Survey: Will listeners switch to music services from their smart speaker brands?

Smart speakers present a potentially valuable new option for music services to reach listeners. The space poses a particular interest for tech firms operating in both hardware and software, since they can create brand loyalty within audiences who will buy their devices and then continue to provide revenue as subscription listeners. For instance, Amazon and Google, two of the market leaders in the United States and globally, have launched free or low-cost access to music on their smart speakers. Civic Science surveyed interest from listeners in these smart speaker-specific streaming plans and which streaming services stand to lose the most ground to them.

For people who already own Amazon Echo or Google Home devices, there was a solid interest in using free music services from those companies. Forty percent of Echo owners said they were very or somewhat likely to use Amazon’s free, ad-supported music streaming on their device; for Google Home owners, the rate was 45% likeliness to use a free Google service.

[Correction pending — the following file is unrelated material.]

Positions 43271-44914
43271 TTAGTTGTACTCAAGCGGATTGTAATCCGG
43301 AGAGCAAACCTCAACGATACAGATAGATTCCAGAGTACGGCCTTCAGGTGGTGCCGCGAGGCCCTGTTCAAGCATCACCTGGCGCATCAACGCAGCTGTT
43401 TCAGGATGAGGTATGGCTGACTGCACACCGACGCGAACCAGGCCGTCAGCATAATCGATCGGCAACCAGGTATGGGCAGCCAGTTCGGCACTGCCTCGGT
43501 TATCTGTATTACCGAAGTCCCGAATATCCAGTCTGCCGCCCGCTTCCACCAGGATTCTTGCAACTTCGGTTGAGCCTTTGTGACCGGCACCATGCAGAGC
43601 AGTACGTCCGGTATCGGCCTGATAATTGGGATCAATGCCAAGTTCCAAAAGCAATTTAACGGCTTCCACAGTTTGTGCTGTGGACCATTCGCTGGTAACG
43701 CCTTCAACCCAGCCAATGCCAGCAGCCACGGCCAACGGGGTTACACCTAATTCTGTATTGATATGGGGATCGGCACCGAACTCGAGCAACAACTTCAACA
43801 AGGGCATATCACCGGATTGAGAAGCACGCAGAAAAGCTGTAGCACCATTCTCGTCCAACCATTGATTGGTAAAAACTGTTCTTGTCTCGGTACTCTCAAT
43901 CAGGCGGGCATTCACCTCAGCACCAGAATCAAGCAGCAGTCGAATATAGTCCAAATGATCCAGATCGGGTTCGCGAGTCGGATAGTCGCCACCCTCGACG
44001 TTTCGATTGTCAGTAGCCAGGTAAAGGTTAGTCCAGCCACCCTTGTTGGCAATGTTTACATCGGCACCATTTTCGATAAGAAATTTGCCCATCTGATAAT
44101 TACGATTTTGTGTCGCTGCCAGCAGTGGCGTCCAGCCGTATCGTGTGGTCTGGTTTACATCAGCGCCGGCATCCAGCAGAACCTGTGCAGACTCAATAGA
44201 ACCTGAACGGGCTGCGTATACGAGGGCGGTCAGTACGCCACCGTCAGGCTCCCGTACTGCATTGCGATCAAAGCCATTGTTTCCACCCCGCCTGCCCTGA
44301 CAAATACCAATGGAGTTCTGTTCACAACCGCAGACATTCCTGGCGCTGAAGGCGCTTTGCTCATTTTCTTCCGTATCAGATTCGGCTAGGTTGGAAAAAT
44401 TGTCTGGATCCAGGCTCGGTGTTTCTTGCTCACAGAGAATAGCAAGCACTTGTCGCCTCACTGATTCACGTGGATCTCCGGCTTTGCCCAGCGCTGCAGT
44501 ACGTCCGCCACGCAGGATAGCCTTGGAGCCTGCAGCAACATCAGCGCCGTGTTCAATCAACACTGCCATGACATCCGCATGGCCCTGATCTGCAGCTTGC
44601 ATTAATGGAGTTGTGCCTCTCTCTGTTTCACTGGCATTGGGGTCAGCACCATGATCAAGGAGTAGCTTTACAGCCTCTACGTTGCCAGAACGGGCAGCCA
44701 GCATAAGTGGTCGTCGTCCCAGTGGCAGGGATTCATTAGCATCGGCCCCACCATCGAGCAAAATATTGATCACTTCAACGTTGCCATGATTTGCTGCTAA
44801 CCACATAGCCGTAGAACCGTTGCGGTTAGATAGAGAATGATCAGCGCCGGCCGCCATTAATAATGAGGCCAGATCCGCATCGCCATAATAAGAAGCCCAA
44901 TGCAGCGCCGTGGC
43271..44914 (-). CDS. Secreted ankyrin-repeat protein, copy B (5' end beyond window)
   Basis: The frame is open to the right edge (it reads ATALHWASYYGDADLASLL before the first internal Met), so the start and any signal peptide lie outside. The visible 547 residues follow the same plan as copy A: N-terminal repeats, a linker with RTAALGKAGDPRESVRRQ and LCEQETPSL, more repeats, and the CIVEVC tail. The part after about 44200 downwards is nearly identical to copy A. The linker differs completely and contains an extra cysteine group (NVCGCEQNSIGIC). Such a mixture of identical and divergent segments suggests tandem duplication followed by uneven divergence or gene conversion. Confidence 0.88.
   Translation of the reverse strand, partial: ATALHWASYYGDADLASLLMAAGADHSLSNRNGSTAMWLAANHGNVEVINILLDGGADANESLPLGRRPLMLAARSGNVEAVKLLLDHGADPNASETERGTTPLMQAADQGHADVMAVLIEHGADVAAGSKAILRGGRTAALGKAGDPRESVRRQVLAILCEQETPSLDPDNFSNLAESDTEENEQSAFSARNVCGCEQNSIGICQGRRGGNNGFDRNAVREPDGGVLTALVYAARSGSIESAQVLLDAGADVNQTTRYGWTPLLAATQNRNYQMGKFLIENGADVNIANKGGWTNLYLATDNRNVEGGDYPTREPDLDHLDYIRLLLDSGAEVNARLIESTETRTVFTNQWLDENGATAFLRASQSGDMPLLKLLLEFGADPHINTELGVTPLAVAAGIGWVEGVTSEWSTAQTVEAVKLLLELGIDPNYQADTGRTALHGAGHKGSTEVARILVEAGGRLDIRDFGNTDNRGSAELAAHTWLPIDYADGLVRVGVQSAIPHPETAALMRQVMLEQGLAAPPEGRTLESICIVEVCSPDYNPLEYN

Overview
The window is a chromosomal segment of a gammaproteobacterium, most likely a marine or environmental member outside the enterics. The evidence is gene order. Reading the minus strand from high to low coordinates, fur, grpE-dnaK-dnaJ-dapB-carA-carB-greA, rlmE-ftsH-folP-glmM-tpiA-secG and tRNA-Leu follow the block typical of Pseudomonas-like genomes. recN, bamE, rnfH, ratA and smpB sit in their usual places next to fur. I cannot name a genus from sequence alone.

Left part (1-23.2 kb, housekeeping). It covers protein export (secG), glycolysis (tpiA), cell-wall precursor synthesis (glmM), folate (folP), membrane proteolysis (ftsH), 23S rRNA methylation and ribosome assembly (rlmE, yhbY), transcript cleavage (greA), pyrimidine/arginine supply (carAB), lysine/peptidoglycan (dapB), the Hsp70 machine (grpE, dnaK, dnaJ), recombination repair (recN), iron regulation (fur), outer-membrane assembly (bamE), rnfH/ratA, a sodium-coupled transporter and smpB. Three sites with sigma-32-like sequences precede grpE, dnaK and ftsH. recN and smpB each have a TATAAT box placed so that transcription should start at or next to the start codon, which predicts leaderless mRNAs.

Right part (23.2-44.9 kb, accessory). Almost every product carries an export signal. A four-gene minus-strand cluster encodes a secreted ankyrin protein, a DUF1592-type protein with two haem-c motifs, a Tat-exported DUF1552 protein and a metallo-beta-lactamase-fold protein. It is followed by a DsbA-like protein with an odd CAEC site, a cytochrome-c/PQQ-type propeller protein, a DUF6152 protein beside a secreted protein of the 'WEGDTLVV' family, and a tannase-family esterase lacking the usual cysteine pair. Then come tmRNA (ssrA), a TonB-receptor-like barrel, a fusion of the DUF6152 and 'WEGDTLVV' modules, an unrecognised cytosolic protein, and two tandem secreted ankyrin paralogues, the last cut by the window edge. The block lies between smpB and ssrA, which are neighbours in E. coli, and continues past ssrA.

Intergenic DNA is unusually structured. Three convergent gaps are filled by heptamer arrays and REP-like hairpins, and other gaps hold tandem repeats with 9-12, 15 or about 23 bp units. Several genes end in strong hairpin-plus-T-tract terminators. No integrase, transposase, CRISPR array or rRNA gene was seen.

Intriguingly, the interest in Amazon and Google’s smart speaker subscription streaming varied across the audiences for different audio platforms. Interest in Amazon’s free, ad-supported music service on a smart speaker was 32% among Apple Music users, compared with 18% for Pandora users and 16% for Spotify users. When asked about Google’s free, ad-supported music options on smart speakers, Spotify users had the highest rate of interest at 35%. Apple Music users had a 28% rate and Pandora users had 18%.

Anna Washenko